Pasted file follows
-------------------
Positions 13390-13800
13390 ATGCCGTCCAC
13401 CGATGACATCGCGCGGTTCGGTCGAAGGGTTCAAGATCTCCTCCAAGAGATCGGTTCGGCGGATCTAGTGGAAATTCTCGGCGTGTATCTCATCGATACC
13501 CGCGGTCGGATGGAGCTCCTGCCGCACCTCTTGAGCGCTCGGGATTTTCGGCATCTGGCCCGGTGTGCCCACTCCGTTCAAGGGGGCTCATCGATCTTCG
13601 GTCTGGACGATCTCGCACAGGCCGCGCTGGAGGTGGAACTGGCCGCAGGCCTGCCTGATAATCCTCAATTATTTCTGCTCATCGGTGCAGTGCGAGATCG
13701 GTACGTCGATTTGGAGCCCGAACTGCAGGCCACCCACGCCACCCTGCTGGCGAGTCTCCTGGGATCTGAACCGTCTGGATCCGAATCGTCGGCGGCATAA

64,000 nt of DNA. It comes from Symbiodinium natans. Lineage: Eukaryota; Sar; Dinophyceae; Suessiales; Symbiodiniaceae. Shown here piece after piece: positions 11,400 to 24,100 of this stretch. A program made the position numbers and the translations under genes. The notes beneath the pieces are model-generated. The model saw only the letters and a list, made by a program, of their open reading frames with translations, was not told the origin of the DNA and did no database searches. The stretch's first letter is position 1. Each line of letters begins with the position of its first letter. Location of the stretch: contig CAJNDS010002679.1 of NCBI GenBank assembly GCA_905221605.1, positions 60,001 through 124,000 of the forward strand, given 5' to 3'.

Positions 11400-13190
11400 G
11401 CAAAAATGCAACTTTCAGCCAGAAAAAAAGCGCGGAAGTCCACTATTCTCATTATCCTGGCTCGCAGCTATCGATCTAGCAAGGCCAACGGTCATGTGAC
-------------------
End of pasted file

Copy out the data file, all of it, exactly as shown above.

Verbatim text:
Positions 13390-13800
13390 ATGCCGTCCAC
13401 CGATGACATCGCGCGGTTCGGTCGAAGGGTTCAAGATCTCCTCCAAGAGATCGGTTCGGCGGATCTAGTGGAAATTCTCGGCGTGTATCTCATCGATACC
13501 CGCGGTCGGATGGAGCTCCTGCCGCACCTCTTGAGCGCTCGGGATTTTCGGCATCTGGCCCGGTGTGCCCACTCCGTTCAAGGGGGCTCATCGATCTTCG
13601 GTCTGGACGATCTCGCACAGGCCGCGCTGGAGGTGGAACTGGCCGCAGGCCTGCCTGATAATCCTCAATTATTTCTGCTCATCGGTGCAGTGCGAGATCG
13701 GTACGTCGATTTGGAGCCCGAACTGCAGGCCACCCACGCCACCCTGCTGGCGAGTCTCCTGGGATCTGAACCGTCTGGATCCGAATCGTCGGCGGCATAA

64,000 nt of DNA. It comes from Symbiodinium natans. Lineage: Eukaryota; Sar; Dinophyceae; Suessiales; Symbiodiniaceae. Shown here piece after piece: positions 11,400 to 24,100 of this stretch. A program made the position numbers and the translations under genes. The notes beneath the pieces are model-generated. The model saw only the letters and a list, made by a program, of their open reading frames with translations, was not told the origin of the DNA and did no database searches. The stretch's first letter is position 1. Each line of letters begins with the position of its first letter. Location of the stretch: contig CAJNDS010002679.1 of NCBI GenBank assembly GCA_905221605.1, positions 60,001 through 124,000 of the forward strand, given 5' to 3'.

Positions 11400-13190
11400 G
11401 CAAAAATGCAACTTTCAGCCAGAAAAAAAGCGCGGAAGTCCACTATTCTCATTATCCTGGCTCGCAGCTATCGATCTAGCAAGGCCAACGGTCATGTGAC